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Poll: Which is the most frequent reason why you turn down projects?
Thread poster: ProZ.com Staff
ProZ.com Staff
Local time: 16:56
SITE STAFF
May 19, 2015

This forum topic is for the discussion of the poll question "Which is the most frequent reason why you turn down projects?".

This poll was originally submitted by Angus Stewart. View the poll results »



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Michael Harris  Identity Verified
Germany
Local time: 01:56
Member (2006)
German to English
"Fortunately" May 19, 2015

too busy with other projects

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Chris S  Identity Verified
United Kingdom
Swedish to English
+ ...
Subject matter May 19, 2015

If a job is boring, I'll normally be too busy. If a job is interesting, I'll normally find a way to squeeze it in.

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neilmac  Identity Verified
Spain
Local time: 01:56
Spanish to English
+ ...
Too busy May 19, 2015

Which is really part and parcel of the "short deadlines" issue. As it stands, I manage to juggle my direct clients and deliver all their projects on time. However, I find it less easy to fit in agency work, which more often than not seems to be "urgent", at least in Spain, where, true to the hoary old stereotype, everything seems to be on a more ad hoc basis than in other, perhaps better organised, parts of the world.

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564354352  Identity Verified
Denmark
Local time: 01:56
Danish to English
+ ...
Other: Unprofessional behaviour on client's part May 19, 2015

I am sick and tired of getting (or even just reading) unprofessional 'offers' from hopeful, but clearly unprofessional outsourcers. I ignore most of them, but once in a while, I can't help myself, but send off a snarky comment, like the one below, which I felt compelled to send yesterday, when a job was posted here on Proz, requesting the translation of a 5,500-word technical/financial text to be delivered within 4 hours:

"Are you not at all aware that the average output of a professional translator is around 2-3,000 words per DAY? Asking any translator to turn around 5,500 words in just four hours is a recipe for disaster.

But maybe you are not too worried about receiving an accurate, localised translation?
If so, may I suggest that you run your text through Google Translate, which is entirely free. It is rubbish, too, but so will any translation you get back within the stipulated timeframe be.

But, hey, good luck to you… who knows? You may be so lucky as to find a genius translator with four heads and eight arms…"


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Teresa Borges
Portugal
Local time: 00:56
Member (2007)
English to Portuguese
+ ...
My most frequent reason to turn down a project... May 19, 2015

... is probably "the rate offered is ridiculously low", but my main reasons to say “No, thank you!” to a potential project are (in no particular order):

1. I‘m too busy
2. Deadline is too short
3. I don’t translate into Brazilian Portuguese
4. I don’t “do” Trados
5. I don’t provide discounts
6. I don’t deal with complex formats
7. It’s outside my area of expertise
8. The potential client seems unreliable
9. The job is offered in a mass e-mail
10. I refuse (obviously) those clients with whom I had a bad experience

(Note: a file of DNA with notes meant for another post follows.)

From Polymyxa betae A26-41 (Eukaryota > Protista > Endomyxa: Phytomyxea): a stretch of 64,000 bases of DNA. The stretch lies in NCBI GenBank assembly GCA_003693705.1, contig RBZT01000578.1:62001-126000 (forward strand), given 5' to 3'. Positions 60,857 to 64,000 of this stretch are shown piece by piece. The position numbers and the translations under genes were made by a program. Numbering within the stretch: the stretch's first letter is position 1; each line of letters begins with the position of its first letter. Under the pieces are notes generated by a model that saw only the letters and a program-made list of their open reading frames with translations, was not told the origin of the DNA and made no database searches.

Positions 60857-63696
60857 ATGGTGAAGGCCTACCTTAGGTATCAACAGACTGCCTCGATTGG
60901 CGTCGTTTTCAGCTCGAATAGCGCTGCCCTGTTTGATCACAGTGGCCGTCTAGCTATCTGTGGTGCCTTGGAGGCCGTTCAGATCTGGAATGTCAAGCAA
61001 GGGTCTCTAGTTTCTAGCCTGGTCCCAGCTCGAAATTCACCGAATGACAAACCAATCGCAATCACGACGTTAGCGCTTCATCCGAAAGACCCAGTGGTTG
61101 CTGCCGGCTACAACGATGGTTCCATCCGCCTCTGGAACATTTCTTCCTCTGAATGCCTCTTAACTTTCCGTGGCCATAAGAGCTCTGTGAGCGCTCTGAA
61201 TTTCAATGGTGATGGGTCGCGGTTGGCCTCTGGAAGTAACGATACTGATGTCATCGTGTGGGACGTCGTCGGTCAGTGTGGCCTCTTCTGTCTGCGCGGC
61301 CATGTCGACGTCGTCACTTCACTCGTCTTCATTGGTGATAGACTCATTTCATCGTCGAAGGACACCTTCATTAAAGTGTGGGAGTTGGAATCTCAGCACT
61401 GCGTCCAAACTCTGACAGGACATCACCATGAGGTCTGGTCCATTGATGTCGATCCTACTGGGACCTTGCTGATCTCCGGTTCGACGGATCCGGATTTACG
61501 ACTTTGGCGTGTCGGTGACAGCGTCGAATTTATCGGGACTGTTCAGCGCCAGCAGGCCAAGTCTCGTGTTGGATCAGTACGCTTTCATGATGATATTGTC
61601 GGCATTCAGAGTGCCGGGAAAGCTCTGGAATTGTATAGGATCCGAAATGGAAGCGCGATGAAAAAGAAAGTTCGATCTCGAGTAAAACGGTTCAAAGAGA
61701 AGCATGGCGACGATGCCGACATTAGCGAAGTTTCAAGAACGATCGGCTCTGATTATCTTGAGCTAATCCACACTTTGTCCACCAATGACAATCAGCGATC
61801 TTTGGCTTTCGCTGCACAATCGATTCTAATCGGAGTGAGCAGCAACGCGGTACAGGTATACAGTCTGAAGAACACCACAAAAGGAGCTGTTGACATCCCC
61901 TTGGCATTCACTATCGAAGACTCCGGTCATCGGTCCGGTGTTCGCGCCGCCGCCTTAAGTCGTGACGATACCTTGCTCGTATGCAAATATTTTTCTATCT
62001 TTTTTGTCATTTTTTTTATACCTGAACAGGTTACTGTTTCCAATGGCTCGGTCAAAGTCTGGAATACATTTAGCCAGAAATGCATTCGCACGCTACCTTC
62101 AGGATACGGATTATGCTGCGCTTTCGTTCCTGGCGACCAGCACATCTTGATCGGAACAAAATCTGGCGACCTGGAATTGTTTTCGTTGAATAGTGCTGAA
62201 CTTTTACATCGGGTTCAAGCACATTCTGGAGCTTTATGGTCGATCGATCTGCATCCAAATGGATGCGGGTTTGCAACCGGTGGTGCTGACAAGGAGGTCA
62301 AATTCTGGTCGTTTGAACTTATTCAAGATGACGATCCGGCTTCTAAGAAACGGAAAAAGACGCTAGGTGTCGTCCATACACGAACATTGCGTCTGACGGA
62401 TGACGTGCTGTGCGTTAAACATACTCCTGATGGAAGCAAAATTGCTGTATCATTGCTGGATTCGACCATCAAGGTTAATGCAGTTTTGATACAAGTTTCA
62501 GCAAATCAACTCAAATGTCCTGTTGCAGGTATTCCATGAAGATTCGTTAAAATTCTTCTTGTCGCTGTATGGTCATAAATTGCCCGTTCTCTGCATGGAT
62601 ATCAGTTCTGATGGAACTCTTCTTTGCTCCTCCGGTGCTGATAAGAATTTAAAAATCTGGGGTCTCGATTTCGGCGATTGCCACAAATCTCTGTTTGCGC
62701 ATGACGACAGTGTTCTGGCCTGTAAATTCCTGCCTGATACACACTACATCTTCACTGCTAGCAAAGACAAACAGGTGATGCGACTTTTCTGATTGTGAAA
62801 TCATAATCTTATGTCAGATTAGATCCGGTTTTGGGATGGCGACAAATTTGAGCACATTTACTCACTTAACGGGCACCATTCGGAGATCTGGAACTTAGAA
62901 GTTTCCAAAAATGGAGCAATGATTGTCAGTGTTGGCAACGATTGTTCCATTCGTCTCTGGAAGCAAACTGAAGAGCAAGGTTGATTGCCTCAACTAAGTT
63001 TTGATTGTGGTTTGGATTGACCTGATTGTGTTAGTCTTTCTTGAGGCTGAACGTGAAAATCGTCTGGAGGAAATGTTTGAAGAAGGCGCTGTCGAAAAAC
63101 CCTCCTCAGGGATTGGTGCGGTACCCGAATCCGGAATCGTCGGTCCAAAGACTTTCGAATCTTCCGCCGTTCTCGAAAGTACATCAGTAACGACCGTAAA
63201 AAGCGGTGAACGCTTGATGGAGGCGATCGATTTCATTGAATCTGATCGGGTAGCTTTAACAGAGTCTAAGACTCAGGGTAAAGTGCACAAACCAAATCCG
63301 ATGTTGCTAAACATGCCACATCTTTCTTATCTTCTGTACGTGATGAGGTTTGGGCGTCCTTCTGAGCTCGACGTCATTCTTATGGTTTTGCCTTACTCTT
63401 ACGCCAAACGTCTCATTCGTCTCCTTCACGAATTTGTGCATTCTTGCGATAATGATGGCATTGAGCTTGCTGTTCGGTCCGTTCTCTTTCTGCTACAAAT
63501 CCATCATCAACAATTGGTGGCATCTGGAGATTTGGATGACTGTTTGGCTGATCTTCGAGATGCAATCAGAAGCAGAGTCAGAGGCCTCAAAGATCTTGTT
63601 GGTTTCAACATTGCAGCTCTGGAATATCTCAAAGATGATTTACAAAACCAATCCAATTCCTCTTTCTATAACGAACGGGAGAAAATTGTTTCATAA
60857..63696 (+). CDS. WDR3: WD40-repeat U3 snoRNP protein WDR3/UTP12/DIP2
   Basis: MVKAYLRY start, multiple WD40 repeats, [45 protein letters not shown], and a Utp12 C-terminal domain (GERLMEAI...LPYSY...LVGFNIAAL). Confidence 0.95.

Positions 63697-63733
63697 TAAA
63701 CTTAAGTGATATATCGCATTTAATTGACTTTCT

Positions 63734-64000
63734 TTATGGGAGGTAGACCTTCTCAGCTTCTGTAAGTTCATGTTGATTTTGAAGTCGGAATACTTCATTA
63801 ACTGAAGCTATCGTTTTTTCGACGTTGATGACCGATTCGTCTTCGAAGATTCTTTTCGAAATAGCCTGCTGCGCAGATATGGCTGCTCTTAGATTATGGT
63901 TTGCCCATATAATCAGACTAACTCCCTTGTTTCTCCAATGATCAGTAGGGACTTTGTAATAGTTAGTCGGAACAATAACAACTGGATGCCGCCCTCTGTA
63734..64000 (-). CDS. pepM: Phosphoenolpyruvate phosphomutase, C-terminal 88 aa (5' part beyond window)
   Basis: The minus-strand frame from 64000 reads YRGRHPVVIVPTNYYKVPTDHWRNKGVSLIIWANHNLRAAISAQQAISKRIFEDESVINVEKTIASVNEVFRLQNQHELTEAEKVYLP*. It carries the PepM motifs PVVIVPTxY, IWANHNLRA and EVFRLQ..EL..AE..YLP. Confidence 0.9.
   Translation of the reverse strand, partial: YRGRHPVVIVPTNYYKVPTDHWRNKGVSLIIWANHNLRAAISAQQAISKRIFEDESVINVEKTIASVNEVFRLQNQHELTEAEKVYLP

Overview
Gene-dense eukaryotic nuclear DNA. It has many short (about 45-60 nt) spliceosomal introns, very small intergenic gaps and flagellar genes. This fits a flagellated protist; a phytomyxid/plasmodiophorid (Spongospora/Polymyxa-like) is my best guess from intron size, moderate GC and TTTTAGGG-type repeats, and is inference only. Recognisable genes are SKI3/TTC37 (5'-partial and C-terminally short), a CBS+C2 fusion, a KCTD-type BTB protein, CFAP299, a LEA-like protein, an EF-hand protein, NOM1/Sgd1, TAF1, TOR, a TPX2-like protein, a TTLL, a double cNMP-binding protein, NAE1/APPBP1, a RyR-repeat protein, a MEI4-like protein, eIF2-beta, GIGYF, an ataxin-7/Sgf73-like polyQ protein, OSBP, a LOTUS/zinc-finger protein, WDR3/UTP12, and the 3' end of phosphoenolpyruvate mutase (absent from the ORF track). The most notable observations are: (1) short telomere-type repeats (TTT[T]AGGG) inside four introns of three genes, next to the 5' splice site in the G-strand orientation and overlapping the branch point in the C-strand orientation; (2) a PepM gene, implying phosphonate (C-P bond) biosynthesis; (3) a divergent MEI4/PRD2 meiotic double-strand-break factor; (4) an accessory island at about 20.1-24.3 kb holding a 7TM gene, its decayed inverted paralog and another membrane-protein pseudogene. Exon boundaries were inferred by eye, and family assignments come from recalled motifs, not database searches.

(…)


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DZiW
Ukraine
English to Russian
+ ...
negative exp May 19, 2015

If a client let me or somebody else I know down, then I'm not going to reschedule, check the subject or formatting, nor specify the fields or anything for it's but irrelevant.

I'm doing no biz with a conman!

For example, in February three my colleagues and I cooperated under a sizable project and soon I and two others got paid whereas one translator (she invited us, btw) had serious problems with her payment and got cut. I also saw her job done well as we CATed and cross-checked each other's tasks, so we decided to pay her 1/3 of each. And when the same client offered me a job I almost politely declined it, blacklisted him, and asked to not bother me any longer. The other two colleagues also told him off.

Of course, I don't know what exactly was the matter with the payment (the colleague said it was personal), but I don't work with those who let others down even if the job is done ok.

All other issues are relatively easy to solve)


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Muriel Vasconcellos  Identity Verified
United States
Local time: 16:56
Member (2003)
Spanish to English
+ ...
Low rates May 19, 2015

Of course the fact that I don't do Trados rules me out before I even consider it.

After that, low rates top the list. Invariably, if I agree to a lower rate than usual, as surely as night follows day I will be offered a job at a better rate as soon as I've accepted it. About a 3 weeks ago a personal friend who runs a translation agency begged me to do her a big favor which meant accepting a lower rate. Since then I've had to turn down 5 better-paying offers. I already had a rule not to lower my rates and now I'm going to be more careful than ever.

Next, in order of importance:
- Already too busy
- Short deadline
- Handwritten text
- Job is too long: Unless it's paid at my top rate, I don't want to be tied down for more than a month, and even then it gets exhausting. I did a job of over 100,000 words on one of my favorite subjects, but after a while I was really ready for a change. I definitely don't do books for authors, much as I would like to.